Brahms: Violin Sonatas Nos 1-3

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LABELS: Milanollo
ALBUM TITLE: Brahms: Violin Sonatas Nos 1-3
WORKS: Violin Sonatas Nos 1-3
PERFORMER: Corey Cerovsek (violin); Paavali Jumppanen (piano)


These three recordings offer strikingly different interpretations of Brahms’s Violin Sonatas. At one end of the emotional spectrum, Leonidas Kavakos and Yuja Wang approach the music in a generally understated manner, creating an intimacy that reinforces melodic connections with Brahms’s Lieder. Kavakos opts for a subtle use of vibrato and a relatively limited dynamic range. His sweet tone is matched by Wang who is admirably discreet in the more richly scored writing of the Finale in the Sonata No. 3 in D minor, but also achieves a miraculously delicate touch in the Scherzo sections of the middle movement of No. 2 in A major. With less recourse to tempo fluctuation within movements than in many interpretations, these performances may seem restrained and almost Classical in outlook. Yet this reticence serves to give greater intensity to those few passages, such as the wonderfully noble ending to No. 1 in G major or the fiery conclusion of the Third in D minor, where both players become more expansive in expression.

In contrast, Catherine Manoukian and Gunilla Süssmann are impulsive, offering a no-holds barred Romantic view, with some boldly dramatic gestures and frequent use of rubato. Manoukian has a gorgeously sumptuous sound while Süssmann brings weight and opulence to the piano writing, particularly through emphasising the bass line. The players are especially impressive in the slow movement of No. 1 in G major, the fluidity and warmth of the opening contrasting with an explosive middle section. Equally compelling is their dynamic conception of the outer movements of No. 3 which presents an epic quasi-symphonic narrative between the two instruments. But I’m not so convinced by their rather relentless approach to G major’s finale, which ignores Brahms’s tempo marking of Allegro molto moderato. Here, the fragility and gentleness achieved by Kavakos and Wang seems closer to the music’s spirit.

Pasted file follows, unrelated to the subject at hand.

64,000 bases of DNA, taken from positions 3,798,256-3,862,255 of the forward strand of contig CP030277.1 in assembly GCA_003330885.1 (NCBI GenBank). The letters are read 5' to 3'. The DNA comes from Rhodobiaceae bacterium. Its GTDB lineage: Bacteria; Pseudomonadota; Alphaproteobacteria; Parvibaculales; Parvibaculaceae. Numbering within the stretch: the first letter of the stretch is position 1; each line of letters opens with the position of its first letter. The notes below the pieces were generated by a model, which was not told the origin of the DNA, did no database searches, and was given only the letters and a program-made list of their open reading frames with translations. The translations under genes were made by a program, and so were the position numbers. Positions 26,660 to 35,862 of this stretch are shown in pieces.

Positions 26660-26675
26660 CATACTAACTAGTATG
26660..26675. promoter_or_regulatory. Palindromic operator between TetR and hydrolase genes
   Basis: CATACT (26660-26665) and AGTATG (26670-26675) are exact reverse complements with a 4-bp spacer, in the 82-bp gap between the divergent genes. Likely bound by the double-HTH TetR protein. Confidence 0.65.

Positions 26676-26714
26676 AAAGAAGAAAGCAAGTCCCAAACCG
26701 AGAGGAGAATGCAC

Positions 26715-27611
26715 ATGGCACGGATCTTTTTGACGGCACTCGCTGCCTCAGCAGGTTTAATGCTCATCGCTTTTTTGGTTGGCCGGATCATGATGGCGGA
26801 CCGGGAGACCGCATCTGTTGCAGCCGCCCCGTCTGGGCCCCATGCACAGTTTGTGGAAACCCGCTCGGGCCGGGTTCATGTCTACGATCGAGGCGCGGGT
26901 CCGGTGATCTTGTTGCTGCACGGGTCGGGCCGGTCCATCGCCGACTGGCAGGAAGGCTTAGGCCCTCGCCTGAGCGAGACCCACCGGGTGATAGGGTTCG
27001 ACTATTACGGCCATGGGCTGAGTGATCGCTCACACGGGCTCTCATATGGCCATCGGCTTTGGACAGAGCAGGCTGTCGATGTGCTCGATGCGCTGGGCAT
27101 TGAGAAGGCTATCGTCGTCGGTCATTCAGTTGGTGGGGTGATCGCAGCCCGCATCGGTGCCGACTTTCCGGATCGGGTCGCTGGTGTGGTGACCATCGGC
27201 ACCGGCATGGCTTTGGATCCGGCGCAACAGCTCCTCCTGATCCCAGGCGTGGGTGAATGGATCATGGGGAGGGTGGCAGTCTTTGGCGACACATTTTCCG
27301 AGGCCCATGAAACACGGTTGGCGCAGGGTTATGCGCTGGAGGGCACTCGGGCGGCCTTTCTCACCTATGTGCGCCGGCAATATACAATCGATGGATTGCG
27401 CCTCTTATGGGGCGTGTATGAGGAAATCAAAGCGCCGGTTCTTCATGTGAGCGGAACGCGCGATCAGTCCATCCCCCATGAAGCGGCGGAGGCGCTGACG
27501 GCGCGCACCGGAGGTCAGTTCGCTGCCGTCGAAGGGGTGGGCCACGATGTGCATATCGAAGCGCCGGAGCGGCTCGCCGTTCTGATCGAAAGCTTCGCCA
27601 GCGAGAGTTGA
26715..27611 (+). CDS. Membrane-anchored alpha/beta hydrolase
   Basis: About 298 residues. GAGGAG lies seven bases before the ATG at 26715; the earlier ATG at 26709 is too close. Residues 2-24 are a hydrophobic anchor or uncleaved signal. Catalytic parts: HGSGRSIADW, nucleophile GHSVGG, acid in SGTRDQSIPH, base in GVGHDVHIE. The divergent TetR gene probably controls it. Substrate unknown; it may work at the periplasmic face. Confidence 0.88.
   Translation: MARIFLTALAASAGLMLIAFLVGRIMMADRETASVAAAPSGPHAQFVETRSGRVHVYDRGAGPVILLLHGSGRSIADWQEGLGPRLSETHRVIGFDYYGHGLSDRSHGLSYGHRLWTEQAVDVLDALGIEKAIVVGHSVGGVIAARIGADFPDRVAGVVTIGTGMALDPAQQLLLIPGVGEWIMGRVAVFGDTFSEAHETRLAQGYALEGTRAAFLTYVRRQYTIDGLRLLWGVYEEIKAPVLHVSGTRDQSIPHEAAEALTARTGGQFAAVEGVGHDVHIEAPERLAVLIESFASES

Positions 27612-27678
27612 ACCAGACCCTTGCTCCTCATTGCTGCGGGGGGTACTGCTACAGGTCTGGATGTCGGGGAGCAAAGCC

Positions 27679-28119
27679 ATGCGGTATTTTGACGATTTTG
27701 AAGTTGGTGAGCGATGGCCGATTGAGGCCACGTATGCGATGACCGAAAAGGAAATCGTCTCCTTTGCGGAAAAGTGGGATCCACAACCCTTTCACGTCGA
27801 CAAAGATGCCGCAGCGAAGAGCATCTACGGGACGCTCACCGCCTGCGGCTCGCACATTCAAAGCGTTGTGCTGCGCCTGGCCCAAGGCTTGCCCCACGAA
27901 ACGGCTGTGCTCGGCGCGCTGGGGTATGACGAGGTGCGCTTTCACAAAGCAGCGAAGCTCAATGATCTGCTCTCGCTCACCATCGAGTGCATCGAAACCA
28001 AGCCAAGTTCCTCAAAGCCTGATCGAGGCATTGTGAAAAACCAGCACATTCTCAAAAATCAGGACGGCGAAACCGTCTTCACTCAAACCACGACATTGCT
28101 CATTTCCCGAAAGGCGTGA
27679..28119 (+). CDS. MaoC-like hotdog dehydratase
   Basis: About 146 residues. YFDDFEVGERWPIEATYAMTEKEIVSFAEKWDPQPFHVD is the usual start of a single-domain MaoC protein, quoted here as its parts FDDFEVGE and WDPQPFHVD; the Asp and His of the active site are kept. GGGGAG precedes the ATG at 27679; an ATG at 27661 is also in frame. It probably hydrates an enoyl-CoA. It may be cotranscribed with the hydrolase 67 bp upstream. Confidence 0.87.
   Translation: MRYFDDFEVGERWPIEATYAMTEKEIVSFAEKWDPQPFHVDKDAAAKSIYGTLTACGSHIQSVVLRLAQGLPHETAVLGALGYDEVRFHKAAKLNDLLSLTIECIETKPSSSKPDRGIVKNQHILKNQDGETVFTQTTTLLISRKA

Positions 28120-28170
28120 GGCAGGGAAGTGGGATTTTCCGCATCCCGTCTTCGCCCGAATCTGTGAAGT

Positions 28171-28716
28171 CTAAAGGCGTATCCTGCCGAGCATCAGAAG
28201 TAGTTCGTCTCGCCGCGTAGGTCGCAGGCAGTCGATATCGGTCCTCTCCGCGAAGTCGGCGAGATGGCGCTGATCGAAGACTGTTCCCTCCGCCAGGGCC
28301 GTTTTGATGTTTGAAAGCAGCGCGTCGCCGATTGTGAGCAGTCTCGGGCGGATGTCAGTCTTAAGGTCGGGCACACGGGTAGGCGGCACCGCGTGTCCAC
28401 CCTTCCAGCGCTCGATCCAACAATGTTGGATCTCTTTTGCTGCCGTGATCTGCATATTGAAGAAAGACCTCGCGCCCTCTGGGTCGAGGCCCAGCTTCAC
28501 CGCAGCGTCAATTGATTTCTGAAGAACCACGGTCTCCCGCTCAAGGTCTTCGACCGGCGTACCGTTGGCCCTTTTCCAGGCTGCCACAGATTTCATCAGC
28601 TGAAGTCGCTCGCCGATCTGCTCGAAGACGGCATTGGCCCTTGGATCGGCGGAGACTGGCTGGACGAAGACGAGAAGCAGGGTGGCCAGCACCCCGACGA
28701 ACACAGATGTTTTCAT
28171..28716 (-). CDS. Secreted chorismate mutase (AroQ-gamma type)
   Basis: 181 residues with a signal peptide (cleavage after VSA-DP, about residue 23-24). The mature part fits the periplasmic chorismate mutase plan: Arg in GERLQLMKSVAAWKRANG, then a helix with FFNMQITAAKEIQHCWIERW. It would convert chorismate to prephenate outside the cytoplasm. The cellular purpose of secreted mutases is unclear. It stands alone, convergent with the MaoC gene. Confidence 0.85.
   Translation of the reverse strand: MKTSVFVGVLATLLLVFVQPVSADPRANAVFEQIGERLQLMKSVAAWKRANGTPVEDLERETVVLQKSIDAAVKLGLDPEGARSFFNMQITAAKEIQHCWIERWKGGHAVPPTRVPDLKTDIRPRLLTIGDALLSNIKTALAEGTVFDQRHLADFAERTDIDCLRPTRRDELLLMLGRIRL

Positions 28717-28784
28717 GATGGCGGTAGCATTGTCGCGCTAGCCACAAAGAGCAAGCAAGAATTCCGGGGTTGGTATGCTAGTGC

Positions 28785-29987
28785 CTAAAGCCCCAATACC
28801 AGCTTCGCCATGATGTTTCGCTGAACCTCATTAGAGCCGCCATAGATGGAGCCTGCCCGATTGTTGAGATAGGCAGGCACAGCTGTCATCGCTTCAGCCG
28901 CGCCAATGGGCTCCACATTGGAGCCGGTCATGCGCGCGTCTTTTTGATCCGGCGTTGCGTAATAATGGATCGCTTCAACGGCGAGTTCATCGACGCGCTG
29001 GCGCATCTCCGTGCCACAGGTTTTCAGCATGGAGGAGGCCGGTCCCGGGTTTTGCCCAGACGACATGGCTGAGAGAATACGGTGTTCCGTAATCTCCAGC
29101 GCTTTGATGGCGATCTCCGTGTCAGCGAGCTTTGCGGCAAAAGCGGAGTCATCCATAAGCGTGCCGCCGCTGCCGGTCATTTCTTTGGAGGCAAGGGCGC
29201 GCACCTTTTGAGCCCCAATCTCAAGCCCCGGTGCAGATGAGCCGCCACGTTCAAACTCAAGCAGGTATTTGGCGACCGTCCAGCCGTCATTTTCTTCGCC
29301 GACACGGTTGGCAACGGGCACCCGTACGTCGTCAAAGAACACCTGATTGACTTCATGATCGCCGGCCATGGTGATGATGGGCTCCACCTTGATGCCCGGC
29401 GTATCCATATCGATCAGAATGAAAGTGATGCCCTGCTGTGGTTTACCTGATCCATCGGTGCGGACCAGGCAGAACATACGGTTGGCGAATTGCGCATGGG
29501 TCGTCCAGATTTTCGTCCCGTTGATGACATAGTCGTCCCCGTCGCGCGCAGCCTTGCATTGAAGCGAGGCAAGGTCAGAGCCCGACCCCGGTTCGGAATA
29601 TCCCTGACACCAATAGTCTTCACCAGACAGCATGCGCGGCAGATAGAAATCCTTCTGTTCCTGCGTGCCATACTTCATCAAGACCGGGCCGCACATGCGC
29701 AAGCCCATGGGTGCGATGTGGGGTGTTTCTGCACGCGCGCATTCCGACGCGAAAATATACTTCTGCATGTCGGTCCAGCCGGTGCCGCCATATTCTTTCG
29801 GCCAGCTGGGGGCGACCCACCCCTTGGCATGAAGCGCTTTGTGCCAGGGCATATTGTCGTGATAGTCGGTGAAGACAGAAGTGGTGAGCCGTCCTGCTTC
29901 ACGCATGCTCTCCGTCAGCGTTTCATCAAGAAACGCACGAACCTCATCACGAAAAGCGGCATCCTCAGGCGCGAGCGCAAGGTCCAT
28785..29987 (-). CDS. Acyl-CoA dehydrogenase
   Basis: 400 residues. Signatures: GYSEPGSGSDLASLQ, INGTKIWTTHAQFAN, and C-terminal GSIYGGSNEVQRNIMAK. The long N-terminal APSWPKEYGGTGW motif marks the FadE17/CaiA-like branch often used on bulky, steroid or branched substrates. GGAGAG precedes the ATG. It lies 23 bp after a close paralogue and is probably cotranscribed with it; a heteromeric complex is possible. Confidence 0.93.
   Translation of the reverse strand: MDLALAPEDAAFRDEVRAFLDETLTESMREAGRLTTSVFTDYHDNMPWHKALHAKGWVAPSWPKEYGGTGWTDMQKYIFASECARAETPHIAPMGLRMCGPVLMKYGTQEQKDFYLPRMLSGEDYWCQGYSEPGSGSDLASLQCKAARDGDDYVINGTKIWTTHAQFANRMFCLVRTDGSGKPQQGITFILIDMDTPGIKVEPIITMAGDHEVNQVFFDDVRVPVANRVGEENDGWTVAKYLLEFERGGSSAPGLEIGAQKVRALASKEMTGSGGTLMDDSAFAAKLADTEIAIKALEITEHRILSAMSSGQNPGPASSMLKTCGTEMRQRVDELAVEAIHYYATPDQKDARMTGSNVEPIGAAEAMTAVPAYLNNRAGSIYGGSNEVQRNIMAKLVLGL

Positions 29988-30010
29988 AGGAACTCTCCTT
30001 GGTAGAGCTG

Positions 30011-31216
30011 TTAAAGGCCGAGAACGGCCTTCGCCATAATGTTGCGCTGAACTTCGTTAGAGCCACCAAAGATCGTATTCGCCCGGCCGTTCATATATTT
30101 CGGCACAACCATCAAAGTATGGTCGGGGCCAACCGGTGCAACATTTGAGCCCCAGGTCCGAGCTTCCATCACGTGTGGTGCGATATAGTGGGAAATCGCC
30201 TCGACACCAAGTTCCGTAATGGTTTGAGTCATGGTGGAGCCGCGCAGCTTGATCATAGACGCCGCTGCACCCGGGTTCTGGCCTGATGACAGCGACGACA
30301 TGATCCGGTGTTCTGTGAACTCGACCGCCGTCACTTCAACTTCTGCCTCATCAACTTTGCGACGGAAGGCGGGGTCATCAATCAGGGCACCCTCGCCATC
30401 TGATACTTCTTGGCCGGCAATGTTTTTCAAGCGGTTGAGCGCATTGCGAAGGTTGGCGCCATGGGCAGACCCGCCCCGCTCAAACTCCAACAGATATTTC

It would perhaps be too simplistic to place Corey Cerovsek and Paavali Jumppanen somewhere in between these two extremes. Yet in many respects their performances achieve an admirable balance between the Romantic and Classical elements in Brahms’s musical language. Almost all their tempos are well-judged, and any use of rubato seems integral to the musical structure rather than superimposed in a self-conscious manner. Despite one slight lapse in intonation in the finale of the D minor, Cerovsek delivers warm and technically accomplished playing, but Jumppanen steals the show with his superlative control of timbre.

Given her long-term experience as the violinist of the Smetana Trio, it’s no surprise that of all the players featured here Jana Vonáková-Nováková is most alert to the chamber music subtleties of Brahms’s writing. She is particularly good at interacting with the piano and in demarcating moments where she is the soloist or the accompanist. It’s a pity, however, that her pianist is not quite on the same level, offering some rather prosaic phrasing and more puzzlingly some different reading of notes in the first and third movements of No. 2 in G major. The inclusion of the composite FAE Sonata, written jointly by Dietrich, Schumann and Brahms, makes an enterprising alternative to the A major Sonata, but is not sufficiently attractive to warrant a recommendation.


Erik Levi